Complexity without conscious design

There was a terrific documentary on the BBC last night, and happily it’s also on YouTube for anyone to enjoy: The Secret Life of Chaos.

I particularly enjoyed the last ten minutes or so. It describes how the principles of evolution and self-organisation are being applied to computers.

It’s very hard to explain, so please watch the video. But here’s my stumbling attempt to summarise it:

A company called Natural Motion sets up computers to use the principles of evolution to shape and refine their own programs – in the way the natural world uses those principles to shape and refine living organisms.

The computers are, in effect, given little animated humans and tasked with trying to get them to move elegantly. They start with “a hundred random virtual brains” to control the figures, which stumble around pretty helplessly. The algorithm then selects the slightly less clumsy of the brains, and allows them to create offspring. After a few iterations, these new virtual brains can get the figures to walk… and with more iteration, ever more lifelike motion is possible.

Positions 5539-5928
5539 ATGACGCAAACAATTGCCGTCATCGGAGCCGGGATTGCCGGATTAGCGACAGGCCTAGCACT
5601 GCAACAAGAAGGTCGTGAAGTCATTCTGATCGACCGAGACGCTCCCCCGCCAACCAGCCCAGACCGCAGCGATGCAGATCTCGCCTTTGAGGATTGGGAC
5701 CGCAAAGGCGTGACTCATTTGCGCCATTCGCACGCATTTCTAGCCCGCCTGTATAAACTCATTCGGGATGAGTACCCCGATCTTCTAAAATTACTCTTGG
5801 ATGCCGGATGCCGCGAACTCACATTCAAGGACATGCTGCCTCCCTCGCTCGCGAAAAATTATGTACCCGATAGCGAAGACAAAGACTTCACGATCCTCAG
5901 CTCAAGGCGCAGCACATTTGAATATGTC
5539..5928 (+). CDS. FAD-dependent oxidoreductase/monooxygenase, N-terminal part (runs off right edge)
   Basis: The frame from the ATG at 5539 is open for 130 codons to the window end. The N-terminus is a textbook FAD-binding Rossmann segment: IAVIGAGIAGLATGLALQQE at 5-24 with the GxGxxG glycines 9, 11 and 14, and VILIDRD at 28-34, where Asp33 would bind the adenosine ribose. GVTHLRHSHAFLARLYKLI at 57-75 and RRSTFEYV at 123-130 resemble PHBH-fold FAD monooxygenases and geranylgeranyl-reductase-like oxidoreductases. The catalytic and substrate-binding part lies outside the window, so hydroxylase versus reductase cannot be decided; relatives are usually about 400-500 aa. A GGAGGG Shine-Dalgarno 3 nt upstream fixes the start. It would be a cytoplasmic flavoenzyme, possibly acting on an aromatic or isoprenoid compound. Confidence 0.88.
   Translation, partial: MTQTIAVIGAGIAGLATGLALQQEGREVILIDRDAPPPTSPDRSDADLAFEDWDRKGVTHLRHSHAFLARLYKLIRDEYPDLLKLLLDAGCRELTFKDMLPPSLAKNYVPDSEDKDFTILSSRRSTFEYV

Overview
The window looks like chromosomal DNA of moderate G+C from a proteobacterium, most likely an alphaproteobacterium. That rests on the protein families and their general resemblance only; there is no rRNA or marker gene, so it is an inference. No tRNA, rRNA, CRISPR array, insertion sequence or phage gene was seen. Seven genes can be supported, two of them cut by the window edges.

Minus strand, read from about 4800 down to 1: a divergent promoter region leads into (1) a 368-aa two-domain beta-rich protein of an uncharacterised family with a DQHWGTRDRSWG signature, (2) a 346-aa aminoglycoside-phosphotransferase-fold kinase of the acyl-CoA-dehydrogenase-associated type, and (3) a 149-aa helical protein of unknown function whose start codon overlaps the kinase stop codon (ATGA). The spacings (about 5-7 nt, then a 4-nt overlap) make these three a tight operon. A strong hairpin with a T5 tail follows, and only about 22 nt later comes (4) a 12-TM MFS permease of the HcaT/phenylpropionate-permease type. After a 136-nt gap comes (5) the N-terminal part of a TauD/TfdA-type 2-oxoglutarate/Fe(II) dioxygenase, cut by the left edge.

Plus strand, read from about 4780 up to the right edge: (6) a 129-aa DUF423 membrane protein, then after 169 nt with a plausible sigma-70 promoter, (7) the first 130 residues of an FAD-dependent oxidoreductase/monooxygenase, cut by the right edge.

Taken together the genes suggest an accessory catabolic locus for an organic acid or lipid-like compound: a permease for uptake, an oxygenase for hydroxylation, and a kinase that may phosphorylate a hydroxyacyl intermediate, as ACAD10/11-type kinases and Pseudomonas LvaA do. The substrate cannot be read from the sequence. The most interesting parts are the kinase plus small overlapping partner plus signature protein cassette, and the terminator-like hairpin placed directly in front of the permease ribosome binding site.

Again, watch the video, I found it breathtaking.

The guy behind all this says of the successful animations, that it works but you don’t know how it works. “You create these algorithms but then they do their own thing.”

As the narrator says, from simple rules and feedback, complexity spontaneously emerges, without any conscious thought.

Design doesn’t need an active, interfering designer, it’s an inherent part of the universe.

I think there’s something profound about this that is missing from most of what is said about creativity and innovation in organisations – which seems preoccupied with the need for management, control and interference.

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